MLE, 1:1 BYOD programmes, Dispositional Curriculums, new Timetables, new SMS & LMS, GAFE or Office365. All ‘new’ ideas coming into schools across New Zealand and all ideas being slammed by people because of the poor implementation.
Speak to teachers at conferences or scroll through any social media and read teachers comments. You will find teachers questioning or slamming ideas because of how they have been implemented at their school or a friend’s/local school. Teachers absolutely have the right to challenge the ideas being implemented but so many of these challenges are not of the ideas themselves, it is actually about the way they are being implemented.
Not enough PD or time spent helping staff upskill and see how they can best use *insert new idea here* is not a fault of the idea, it is a fault of the change management. Continue reading →
A while ago I shared my thinking behind why I was going to focus on Design Thinking for my eFellows inquiry (see this post here). This post is about sharing my methodology for this inquiry.
For those who don’t wish to go back and re-read my old post I have also included my aim so that you can see where this is coming from:
This research project aims to gather the student perspective in regards to Design Thinking. It will then provide a comparison with teacher aims and perspectives on using Design Thinking as a pedagogical approach. Continue reading →
“That was great. I have never thought that deeply about my goals before.”
Hearing this from a normally quite cynical Year 10 boy was a great end to a session I ran yesterday. Our Taheretikitiki community is focusing on the Hobsonville Habit of Purposeful this week and it was my turn to run the community activity. Being early in the year, many of the Hubs have been developing goals for the year so the focus of the session was to develop strategies that would help them reach their goals.
Whiteboard notes that will make sense if you keep reading!
The image above is the whiteboard notes from our Goal session and show the steps that we went through. The steps above the green line happened as a whole community (~79 students) and the last 3 steps were back in their hubs (groups of 11-12). Continue reading →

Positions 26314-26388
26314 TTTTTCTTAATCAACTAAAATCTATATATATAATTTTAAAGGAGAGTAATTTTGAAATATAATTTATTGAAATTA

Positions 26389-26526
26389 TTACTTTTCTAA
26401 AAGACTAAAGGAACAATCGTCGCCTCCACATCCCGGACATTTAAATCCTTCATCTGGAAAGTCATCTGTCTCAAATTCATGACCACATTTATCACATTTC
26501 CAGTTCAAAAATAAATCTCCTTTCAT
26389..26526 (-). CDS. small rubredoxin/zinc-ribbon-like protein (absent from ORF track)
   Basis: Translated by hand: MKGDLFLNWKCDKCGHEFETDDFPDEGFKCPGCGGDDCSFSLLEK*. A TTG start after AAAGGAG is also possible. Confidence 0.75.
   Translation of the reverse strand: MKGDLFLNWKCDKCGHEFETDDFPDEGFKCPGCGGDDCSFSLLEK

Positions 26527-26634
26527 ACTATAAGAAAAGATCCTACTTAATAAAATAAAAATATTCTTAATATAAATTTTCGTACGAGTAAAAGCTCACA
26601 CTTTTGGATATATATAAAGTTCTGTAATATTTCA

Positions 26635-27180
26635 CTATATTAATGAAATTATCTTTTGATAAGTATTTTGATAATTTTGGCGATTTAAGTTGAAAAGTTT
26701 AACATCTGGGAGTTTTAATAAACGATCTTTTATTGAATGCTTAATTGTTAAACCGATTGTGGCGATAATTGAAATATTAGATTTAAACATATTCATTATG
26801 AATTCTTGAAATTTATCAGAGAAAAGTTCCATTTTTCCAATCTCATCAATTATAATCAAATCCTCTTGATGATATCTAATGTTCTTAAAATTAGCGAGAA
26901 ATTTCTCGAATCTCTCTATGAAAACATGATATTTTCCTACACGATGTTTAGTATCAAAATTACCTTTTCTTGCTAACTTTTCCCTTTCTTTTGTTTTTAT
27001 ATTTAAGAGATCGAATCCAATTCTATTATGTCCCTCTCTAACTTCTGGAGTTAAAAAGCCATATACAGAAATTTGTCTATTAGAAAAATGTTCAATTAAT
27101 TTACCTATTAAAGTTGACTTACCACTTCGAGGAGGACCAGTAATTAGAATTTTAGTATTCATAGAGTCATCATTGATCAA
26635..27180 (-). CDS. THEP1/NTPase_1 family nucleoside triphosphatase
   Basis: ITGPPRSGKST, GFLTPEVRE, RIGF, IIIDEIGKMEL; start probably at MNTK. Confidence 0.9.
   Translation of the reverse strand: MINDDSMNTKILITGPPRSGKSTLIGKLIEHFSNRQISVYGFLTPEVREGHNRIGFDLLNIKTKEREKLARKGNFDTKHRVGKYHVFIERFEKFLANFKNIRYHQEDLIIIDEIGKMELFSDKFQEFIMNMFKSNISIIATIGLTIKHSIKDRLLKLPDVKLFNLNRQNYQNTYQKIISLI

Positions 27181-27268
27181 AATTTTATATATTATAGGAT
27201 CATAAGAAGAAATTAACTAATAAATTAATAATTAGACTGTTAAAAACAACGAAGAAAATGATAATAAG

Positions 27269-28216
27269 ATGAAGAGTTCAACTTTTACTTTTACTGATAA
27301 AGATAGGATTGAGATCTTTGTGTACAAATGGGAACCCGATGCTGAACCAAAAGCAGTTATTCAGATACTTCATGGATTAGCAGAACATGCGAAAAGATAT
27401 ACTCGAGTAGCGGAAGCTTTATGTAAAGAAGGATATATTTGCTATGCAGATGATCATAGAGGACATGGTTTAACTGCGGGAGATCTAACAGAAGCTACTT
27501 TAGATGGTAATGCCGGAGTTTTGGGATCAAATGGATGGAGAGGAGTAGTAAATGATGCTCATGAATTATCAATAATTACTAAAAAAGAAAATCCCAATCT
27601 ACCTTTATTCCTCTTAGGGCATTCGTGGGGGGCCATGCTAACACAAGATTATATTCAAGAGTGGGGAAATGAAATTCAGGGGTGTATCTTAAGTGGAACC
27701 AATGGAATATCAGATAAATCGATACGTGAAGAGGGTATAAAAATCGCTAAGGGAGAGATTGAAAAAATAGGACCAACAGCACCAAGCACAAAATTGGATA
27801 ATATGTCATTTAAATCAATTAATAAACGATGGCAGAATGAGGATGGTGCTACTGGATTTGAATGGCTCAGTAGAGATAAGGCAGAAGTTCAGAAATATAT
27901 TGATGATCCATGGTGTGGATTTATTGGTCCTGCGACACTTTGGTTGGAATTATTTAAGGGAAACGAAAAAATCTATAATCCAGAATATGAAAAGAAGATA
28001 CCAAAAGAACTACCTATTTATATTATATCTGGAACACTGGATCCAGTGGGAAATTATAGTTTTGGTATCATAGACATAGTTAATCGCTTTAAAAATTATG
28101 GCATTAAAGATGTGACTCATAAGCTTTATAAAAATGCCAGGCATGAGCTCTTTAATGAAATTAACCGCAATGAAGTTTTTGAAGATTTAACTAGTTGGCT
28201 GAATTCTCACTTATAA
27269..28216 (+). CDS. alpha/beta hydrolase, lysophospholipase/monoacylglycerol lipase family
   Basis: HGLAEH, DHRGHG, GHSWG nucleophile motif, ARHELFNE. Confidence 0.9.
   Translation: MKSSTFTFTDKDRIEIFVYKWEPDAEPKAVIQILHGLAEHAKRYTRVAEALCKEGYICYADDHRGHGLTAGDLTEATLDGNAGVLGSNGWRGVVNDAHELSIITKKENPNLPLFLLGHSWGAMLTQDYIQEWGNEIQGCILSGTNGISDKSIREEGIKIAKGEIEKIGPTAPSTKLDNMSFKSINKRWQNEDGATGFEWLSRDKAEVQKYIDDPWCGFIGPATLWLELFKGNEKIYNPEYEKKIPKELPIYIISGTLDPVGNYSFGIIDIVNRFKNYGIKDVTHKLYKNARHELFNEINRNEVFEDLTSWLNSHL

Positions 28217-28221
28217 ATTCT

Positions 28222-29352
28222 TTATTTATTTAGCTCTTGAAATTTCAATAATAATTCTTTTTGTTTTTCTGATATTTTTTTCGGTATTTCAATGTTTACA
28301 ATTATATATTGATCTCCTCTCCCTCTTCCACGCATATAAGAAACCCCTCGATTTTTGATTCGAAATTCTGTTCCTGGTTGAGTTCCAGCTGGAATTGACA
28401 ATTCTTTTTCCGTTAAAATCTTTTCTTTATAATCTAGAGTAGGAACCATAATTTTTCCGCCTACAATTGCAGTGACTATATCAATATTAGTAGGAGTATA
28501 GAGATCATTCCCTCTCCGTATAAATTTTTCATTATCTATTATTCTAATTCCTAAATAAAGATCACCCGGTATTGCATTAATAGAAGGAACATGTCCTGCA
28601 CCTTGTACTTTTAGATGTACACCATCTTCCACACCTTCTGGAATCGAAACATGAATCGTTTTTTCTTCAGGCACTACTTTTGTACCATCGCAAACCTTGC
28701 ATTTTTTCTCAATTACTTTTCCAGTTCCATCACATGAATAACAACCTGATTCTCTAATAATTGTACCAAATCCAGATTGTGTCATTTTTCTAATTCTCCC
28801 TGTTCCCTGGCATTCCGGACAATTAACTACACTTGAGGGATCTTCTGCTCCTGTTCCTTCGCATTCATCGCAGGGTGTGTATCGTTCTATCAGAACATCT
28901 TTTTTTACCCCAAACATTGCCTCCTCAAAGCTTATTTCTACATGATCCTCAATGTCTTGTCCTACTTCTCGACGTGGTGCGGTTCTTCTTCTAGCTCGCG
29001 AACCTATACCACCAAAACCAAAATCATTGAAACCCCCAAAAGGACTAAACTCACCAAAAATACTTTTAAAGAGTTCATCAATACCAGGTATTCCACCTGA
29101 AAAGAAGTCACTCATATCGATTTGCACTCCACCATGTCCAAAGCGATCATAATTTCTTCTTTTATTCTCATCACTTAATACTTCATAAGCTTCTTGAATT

This year I am part of Core Education’s eFellowship program. The purpose of this scholarship is to “inspire transformational practice through inquiry.” For my inquiry I am looking to explore Design Thinking which, for those who read my blog or follow me on twitter, is something that I have been passionately using lately. This year for me is a chance to put a critical eye on its use.
At our first meeting of the year in late January, we got to explore the purpose of our inquiry and here is what I managed to generate:
Through reflection on this, more reading and a skype session with Louise Taylor who is in charge of our research from Core Education, I have put together the following plan for my inquiry: Continue reading →
By far and away my most read post on this 2 year old blog is a post on Ungoogleable Questions from almost 2 years ago. I have been meaning to update this for quite some time and #28daysofwriting has finally given me the prompt to do so.
Since I ran the workshop with staff and generated the questions shared in my earlier post I have focused on helping students develop their ability to inquire into ungoogleable questions (major shout out here to Ewan McIntosh who set me on this journey). I have used a variety of prompts, provocations and question development frameworks over these last 2 years. I have continued to read blogs (Kath Murdoch and Bo Adams blogs have pushed me in this) and books (Can Computers Keep Secrets by Tom Barrett, The Falconer by Grant Lichtman and A More Beautiful Question by Warren Berger being the most influential for me) to further my thinking and practice and it is about time I share my tips now. Continue reading →